LS: Govt introduces Dam Safety Bill despite opposition

The Government on Monday introduced the Dam Safety Bill in the Lok Sabha, despite opposition by the MPs of the Congress, Trinamool Congress and Dravida Munnethra Kazhagam (DMK). 

The Biju Janata Dal (BJD) too opposed introduction of the Bill – notwithstanding its friendlier relations with the ruling Bharatiya Janata Party (BJP). 

The Bill seeks to set up a National Committee on Dam Safety Authority to maintain dam safety standards, work out dam safety policies, recommend necessary regulations and thus prevent disasters caused by dam failures. It also seeks to constitute a National Dam Safety Authority as a regulator “to implement the policy, guidelines and standards for proper surveillance, inspection and maintenance of (the) specified dams”, Gajendra Singh Shekhawat, Union Minister for Jal Shakti, said, introducing the Bill in the Lok Sabha. The Bill also provides for constitution of the State Committees on Dam Safety and State Dam Safety Organisations by the respective State Governments. 

“Parliament does not have competence to make this law. One thing is that there is supposed to be an exception for inter-State disputes coming to the Union but there are many dams that are purely intra-State. The Centre has no competence on that”, Shashi Tharoor of the Congress said, opposing the introduction of the Bill. He said that the Bill had no provision to compensate the victims of dam failure. Gourav Gogoi of the principal opposition party said that the Union Government had re-introduced the Bill without consulting the State Governments. Adhir Choudhury, leader of the Congress in the Lok Sabha, said that the Bill was a “direct assault” on federal structure of the country. Manish Tiwari of the same party also questioned the legislative competence of the government in introducing the Bill.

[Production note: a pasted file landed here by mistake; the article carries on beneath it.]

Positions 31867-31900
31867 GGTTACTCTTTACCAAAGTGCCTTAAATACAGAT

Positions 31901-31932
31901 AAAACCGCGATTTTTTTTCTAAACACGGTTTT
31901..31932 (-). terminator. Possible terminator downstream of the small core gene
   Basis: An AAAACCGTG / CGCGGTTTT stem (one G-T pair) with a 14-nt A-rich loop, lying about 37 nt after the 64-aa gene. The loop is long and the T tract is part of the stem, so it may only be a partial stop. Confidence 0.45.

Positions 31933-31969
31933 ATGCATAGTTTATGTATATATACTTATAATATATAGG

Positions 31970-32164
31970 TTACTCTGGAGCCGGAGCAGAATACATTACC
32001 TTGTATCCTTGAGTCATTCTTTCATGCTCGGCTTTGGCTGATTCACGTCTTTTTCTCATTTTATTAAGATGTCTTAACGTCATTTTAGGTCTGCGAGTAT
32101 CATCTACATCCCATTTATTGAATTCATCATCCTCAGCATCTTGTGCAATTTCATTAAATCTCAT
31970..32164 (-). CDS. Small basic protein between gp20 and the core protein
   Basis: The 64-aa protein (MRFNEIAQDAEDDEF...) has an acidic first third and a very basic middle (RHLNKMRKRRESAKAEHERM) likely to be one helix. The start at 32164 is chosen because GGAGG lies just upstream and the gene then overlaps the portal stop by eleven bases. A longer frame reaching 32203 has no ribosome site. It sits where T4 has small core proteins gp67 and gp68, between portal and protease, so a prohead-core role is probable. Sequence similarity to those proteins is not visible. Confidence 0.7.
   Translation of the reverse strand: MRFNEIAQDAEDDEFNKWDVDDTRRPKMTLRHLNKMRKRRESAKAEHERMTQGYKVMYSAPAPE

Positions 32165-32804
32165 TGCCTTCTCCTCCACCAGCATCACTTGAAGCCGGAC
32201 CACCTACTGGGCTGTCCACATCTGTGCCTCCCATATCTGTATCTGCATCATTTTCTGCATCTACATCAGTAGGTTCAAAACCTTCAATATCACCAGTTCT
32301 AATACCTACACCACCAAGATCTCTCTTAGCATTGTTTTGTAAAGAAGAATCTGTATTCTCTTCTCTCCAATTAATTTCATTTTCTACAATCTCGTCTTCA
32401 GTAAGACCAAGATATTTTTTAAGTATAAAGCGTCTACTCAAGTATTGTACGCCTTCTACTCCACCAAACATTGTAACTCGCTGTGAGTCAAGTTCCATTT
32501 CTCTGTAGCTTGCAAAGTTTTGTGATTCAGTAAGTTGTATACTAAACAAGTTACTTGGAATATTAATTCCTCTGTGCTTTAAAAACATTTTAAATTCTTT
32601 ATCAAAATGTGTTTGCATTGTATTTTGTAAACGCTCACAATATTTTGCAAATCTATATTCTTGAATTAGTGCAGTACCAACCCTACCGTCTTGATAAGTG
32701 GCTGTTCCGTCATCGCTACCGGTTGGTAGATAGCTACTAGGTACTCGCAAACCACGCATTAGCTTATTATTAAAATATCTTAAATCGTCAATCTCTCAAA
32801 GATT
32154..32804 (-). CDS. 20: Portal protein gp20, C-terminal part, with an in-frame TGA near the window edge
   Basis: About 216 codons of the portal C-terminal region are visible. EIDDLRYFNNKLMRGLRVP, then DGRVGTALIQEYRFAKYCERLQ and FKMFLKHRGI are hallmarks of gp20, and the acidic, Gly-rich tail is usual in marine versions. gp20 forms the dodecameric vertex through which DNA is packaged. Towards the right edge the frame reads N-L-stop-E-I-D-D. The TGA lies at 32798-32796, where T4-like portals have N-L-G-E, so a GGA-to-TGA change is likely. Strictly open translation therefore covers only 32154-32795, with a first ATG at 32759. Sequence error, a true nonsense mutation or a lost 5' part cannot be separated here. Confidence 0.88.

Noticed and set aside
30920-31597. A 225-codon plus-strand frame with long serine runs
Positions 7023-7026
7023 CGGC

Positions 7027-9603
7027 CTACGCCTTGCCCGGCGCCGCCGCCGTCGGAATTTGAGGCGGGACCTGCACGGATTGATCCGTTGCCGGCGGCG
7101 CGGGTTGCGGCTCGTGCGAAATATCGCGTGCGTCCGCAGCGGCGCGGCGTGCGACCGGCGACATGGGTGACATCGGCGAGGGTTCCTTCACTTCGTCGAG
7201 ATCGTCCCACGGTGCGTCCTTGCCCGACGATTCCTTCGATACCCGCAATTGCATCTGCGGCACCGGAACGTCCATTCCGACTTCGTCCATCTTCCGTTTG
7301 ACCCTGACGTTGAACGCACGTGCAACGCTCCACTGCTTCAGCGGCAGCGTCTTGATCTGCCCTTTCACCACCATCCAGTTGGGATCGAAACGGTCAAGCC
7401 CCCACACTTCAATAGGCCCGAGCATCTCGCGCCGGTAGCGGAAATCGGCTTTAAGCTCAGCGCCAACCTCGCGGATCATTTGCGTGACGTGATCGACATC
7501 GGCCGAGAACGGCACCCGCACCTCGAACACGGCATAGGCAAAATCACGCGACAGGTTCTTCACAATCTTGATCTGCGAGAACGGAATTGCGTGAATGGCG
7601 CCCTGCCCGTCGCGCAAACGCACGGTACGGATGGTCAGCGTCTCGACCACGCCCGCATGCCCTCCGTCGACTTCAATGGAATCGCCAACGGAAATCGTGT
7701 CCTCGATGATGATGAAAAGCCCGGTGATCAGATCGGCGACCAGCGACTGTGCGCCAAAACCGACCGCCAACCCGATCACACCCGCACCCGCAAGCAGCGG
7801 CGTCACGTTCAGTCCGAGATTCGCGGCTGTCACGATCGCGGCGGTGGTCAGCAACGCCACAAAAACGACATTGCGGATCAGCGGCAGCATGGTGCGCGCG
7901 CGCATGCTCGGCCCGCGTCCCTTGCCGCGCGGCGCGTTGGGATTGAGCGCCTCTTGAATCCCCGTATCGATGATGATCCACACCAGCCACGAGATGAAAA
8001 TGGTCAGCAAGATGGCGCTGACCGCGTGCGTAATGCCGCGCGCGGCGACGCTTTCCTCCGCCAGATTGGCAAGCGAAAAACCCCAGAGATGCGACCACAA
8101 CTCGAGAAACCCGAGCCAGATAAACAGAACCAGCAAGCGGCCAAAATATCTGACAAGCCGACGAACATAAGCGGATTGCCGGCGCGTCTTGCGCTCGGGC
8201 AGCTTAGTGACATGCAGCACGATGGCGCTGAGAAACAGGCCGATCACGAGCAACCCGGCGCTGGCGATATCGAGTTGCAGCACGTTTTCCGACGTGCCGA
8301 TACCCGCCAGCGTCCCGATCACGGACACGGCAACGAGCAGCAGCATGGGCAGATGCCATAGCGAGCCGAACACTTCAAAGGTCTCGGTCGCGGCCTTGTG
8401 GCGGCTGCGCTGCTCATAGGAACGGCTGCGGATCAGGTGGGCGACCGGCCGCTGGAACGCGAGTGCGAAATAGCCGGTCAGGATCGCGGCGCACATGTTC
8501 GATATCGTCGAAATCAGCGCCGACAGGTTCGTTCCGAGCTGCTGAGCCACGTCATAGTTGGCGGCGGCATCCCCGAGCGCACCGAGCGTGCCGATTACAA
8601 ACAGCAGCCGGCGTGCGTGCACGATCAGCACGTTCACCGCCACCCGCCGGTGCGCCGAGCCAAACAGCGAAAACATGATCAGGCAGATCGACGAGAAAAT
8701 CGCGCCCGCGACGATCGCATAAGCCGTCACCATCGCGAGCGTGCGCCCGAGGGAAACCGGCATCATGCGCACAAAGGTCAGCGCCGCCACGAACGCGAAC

N K Premchandran of the Revolutionary Socialist Party said that dams were “absolutely within the purview of the State Legislatures”. “The legislation on a subject which is absolutely within the purview of the Legislative Assemblies (of the States) is an encroachment on the powers of the State Legislatures,” he said. “We are all concerned for the safety of the dams but you should not appropriate the powers of the respective States,” said B Mahtab of the BJD. A Raja of the DMK and Sougata Roy of the TMC also opposed introduction of the Bill.  

The Government however went ahead and introduced the Bill with Shekhawat quoting Solicitor General opining that the Centre had the power to legislate on the subject of “dam safety”. 

He said that 293 of the 5,344 big dams in the country were more than 100 years old while 1,041 dams or 20% were 50 to 100 years old.  Nearly 92% per cent of the dams in the country were built over inter-state rivers, said the union Jal Shakti minister. 

The Dam Safety Bill had been introduced in the Lok Sabha for the first time by the erstwhile Congress-led Government in August 2010. After the Parliamentary Standing Committee on Water Resources had suggested significant changes in it, the Government had decided to withdraw the Bill, but it had lapsed with the dissolution of the 15th Lok Sabha in 2014. Prime Minister Narendra Modi's Government had re-introduced the Bill in 2018 after incorporating the recommendation of the parliamentary panel, but it had also lapsed with the dissolution of the 16th Lok Sabha earlier this year. 

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